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  • noun

Words related to myopathy

any pathology of the muscles that is not attributable to nerve dysfunction

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Key words: capture myopathy, hyperexcitability, anxiolytics, physical rehabilitation therapy, avian, lesser flamingo, Phoeniconaias minor
Based on the wild origin of the bird, recent history of physical restraint, clinical presentation, and abnormal blood test results, the presumed diagnosis was capture myopathy.
On day 2, the bird was found with its left leg having become twisted in the sling, and it was apparent that the excitable nature of this wild-caught bird would exacerbate the capture myopathy and prevent successful recovery.
A final blood sample was drawn 48 days after presentation, and results revealed CPK (237 U/L) and AST (237 U/L) activities were both within reference intervals, confirming successful resolution of capture myopathy.
This report describes the successful resolution of a case of capture myopathy in a lesser flamingo with the use of intensive physical rehabilitation techniques and multimodal drug therapy.
Although most reports in the literature focus on ungulates, (6) capture myopathy has been described in several avian species, including the greater flamingo (Phoenicopterus roseus), the Chilean flamingo (Phoenicopterus chilensis), and the Caribbean flamingo (Phoenicopterus ruber), (7,8) as well as several species of crane (greater sandhill crane [Grus canadensis tabida], grey-crowned crane [Balearica regulorum]), (9 11) wild turkey (Meleagris gallopavo), (12) waterfowl (Canada geese [Branta canadensis], snow geese [Chen caerulescens], Ross's geese [Chen rossii]) (13) and ratites (emu [Dromaius novaehollandiae], greater rhea [Rhea americanaD.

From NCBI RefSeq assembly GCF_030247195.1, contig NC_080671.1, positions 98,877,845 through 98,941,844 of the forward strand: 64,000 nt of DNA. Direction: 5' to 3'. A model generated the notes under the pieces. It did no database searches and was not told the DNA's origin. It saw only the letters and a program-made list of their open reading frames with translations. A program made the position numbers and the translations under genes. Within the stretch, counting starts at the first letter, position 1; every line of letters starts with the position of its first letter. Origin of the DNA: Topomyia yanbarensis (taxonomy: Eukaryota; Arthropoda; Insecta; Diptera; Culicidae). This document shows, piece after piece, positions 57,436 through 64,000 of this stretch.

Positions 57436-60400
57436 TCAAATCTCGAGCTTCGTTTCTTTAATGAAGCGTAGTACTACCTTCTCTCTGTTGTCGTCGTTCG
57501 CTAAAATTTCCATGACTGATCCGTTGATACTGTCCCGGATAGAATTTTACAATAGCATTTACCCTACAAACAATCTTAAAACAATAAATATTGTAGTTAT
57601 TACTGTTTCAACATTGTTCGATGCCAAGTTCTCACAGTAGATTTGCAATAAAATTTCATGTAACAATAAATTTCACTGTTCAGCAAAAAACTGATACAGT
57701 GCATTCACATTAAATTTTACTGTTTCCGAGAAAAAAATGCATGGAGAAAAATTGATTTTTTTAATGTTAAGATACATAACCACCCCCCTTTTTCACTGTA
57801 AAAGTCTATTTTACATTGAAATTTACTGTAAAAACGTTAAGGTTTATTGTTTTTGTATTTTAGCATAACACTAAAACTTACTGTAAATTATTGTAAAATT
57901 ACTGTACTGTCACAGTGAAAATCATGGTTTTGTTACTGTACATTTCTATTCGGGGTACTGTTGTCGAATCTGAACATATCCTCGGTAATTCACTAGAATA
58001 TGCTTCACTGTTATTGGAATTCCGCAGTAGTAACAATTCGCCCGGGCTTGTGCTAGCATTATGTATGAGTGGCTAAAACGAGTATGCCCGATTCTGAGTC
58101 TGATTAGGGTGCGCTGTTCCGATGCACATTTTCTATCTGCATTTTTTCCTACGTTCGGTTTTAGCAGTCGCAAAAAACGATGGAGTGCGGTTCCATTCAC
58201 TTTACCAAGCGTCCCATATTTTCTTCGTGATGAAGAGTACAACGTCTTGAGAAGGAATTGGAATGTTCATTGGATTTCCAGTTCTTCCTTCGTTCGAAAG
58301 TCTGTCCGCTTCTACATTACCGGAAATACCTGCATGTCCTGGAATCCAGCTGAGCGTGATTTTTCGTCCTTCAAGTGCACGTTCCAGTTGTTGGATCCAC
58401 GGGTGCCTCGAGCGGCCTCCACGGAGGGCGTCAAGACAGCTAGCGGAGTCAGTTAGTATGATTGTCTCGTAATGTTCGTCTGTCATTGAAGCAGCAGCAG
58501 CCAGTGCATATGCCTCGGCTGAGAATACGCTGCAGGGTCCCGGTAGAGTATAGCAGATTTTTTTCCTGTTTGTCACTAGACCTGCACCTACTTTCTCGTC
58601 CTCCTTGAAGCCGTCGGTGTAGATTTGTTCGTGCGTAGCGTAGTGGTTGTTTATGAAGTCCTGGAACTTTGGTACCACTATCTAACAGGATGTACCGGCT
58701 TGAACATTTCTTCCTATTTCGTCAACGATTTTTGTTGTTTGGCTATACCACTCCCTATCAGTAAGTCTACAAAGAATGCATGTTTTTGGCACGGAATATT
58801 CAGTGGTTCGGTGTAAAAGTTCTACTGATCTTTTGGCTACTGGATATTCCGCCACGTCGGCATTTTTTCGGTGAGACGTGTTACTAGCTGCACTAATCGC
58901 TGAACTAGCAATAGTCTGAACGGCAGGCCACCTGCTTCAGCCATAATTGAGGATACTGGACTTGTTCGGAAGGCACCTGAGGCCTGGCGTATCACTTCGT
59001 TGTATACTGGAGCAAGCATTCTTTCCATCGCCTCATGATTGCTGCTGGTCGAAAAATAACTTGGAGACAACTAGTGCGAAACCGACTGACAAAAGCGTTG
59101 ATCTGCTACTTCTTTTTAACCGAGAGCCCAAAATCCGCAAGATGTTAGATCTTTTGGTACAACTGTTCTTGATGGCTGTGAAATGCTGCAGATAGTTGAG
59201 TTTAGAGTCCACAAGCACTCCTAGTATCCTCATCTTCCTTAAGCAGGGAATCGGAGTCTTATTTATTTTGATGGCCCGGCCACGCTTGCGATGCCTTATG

In mammals, capture myopathy has been classified as a range of 4 different syndromes, each with its own unique etiology and pathogenesis, which ultimately result in muscle necrosis.
Risk factors for capture myopathy include stress, fear, overexertion, hyperthermia, and chronic vitamin E or selenium deficiency.
The other birds showed symptoms of capture myopathy after release, such as the difficulty or inability to fly and/or walk.